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domestic violence

Would you invest in a company whose CEO hit his girlfriend 117 times and received probation?

There has been much discussion about the Ray Rice case. From his diversion in the courts to his two-game suspension from the NFL. It wasn’t until graphic video evidence was available that his team, the Ravens, was shamed into action and let him go. I say shamed into action, because what exactly did they think Rice had done in that elevator? After all, the owners are in the business of football and should know exactly what it takes to knock someone unconscious.

Many people are in an uproar over the NFL’s handling of the matter, but the sad truth is men like Rice get off with little more than a slap on the wrist every single day. There is Federal Judge Mark Fuller who beat his wife, but was able to strike a plea to avoid a felony charge. Unless he is  impeached he will continue to hold his title as Federal Judge and receive his salary (hope some politicians get on that real soon…and isn’t it kind of incredible that Federal Judges don’t have a code of conduct but NFL players do?).  And then there is RadiumOne founder and CEO Gurbaksh Chahal, despite video evidence of him striking his girlfriend 117 times in 30 minutes resulting in 47 criminal counts he was able to plead to two misdemeanor battery charges and get probation with the standard domestic violence education.

The graphic video of Ray Rice’s criminal behavior has thrust domestic violence into the spot light, but lamenting the NFL’s approach and calling for resignation is just lip service. If you really believe that domestic violence is wrong and that the punishments are little more than a bad joke then act according;y. Vote for politicians willing to change the system. Insist on a police force that is able to get domestic violence convictions. Ask if friends need help. And send a message by how and where you spend your money.

Gurbaksh’s spokesperson called his probation and domestic violence classes “a reasonable conclusion of this case.” The police may have mishandled the evidence resulting in lesser charges, but that doesn’t mean Gurbaksh didn’t hit a woman 117 times. He did it, he just got away with it.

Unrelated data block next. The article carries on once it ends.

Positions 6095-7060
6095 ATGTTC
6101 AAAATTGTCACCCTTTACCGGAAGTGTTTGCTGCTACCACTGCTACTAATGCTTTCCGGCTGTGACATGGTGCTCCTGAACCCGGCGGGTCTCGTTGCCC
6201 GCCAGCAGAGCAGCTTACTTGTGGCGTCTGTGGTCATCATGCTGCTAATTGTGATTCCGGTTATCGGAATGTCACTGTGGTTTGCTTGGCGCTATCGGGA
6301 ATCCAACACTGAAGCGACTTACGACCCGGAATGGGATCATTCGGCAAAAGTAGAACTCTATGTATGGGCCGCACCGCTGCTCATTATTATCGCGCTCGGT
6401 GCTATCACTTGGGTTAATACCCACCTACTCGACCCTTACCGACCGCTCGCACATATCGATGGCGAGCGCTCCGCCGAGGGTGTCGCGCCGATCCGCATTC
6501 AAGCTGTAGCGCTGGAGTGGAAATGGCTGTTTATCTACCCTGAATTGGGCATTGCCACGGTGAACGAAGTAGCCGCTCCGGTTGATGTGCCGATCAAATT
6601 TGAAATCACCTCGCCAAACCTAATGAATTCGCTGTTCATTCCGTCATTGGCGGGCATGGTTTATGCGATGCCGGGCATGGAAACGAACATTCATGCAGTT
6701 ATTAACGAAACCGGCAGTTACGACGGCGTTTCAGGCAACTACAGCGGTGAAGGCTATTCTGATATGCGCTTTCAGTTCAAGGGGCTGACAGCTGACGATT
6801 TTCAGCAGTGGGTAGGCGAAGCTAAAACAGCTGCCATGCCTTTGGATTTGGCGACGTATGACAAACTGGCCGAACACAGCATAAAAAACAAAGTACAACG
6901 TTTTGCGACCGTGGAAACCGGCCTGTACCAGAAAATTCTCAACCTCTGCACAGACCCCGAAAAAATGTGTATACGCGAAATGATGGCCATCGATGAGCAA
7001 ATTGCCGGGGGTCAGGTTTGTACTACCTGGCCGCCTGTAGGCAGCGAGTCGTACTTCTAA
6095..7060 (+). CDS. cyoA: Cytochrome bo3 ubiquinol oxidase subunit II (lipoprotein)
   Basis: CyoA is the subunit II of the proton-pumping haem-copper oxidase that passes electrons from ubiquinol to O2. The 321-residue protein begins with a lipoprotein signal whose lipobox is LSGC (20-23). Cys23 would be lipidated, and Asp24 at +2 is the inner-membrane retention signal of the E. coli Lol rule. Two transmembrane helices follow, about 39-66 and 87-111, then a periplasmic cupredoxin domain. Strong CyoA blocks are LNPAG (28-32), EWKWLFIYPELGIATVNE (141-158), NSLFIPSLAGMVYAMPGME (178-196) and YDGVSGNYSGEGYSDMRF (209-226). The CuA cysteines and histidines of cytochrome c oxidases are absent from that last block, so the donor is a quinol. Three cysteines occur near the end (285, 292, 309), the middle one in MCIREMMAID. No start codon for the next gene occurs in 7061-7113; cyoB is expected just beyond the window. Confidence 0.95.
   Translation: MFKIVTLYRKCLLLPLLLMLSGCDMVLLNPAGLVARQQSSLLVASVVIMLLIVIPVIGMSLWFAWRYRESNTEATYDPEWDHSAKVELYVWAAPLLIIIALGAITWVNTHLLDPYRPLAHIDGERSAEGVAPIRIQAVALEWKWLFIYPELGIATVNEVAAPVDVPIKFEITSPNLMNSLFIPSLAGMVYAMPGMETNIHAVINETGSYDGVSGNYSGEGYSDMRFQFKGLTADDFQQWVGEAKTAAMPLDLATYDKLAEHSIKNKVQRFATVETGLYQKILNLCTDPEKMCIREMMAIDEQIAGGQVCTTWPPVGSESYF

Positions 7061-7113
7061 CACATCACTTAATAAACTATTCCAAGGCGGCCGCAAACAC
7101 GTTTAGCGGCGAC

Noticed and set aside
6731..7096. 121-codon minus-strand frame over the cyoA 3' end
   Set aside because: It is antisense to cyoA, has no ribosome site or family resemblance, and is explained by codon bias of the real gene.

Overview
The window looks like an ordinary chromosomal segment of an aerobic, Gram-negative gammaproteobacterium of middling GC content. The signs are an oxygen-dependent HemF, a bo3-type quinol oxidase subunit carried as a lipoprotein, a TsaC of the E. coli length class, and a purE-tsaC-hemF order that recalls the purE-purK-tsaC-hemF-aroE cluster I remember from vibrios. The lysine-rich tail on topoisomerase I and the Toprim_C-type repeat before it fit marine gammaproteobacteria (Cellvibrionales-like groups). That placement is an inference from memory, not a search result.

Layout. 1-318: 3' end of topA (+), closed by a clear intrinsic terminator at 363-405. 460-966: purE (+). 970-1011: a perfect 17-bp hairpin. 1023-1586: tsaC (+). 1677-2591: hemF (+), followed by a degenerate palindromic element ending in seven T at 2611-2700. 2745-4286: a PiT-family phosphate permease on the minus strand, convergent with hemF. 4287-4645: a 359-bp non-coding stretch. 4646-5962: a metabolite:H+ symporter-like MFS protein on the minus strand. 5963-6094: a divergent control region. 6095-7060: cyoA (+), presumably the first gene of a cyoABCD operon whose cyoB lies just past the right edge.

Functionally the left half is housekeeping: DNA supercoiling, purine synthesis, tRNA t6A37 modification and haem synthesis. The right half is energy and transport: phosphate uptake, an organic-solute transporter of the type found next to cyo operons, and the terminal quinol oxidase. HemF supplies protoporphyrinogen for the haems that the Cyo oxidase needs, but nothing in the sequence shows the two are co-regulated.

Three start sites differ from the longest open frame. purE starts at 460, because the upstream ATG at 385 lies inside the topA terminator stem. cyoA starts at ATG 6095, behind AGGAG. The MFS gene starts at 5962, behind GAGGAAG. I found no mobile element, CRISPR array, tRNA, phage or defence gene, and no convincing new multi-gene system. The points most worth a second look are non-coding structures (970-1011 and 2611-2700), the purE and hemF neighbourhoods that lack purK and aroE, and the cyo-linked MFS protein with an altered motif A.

***Update. I missed that Gurbaksh was fired after the case was decided. While that is a positive step and shows RadiumOne did the right thing, when there is video evidence why does a company have to wait for the courts? If a company is truly committed to anti-violence shouldn’t seeing their CEO/employee/player beat a woman be enough? And while Gurbaksh might no longer be CEO it is likely he retained stock and so still stands to profit from the company.


6 thoughts on “Would you invest in a company whose CEO hit his girlfriend 117 times and received probation?

  1. Great post, it seems that abuse in general is a large part of the NFL culture and no I will not buy any NFL merchandise, tickets, view the Super Bowl and support those advertisers or invest in RadiumOne. I have had enough.

    Posted by betternotbroken | September 13, 2014, 7:26 pm
  2. I don’t know if you heard, someone from the police said they sent the entire video of Ray Rice assaulting his fiancee to the NFL in APRIL. They didn’t do anything until the entire video was released.
    Yoko Ono said it best.

    Posted by erin bliss | September 13, 2014, 7:54 pm
  3. I am not condoning domestic violence but I just have to ask… Do you pay Taxes? Because if you do the answer to your question is yes. There is a much larger violence against humanity happening, I wish I knew how to write about it…. This is a great post and interesting that it comes on the same day I read of innocent children being tossed in jail for crimes there were not even aware that they were committing. Lost in translation and politics, disgusting all of it. But when it’s done on mass by the “government” who ever that is??? It’s even more disturbing and then not a surprise that we are struggling with our judicial system. BROKEN

    Posted by Joanne ~ Auraw Beautiful Wealth | September 14, 2014, 3:53 am
  4. I sort of feel like whether someone’s employer fires them for domestic violence should be a moot point, b/c the perpetrator should be in prison. It’s hard to go to work when you’re incarcerated.

    Posted by Adrienne | September 15, 2014, 6:41 am


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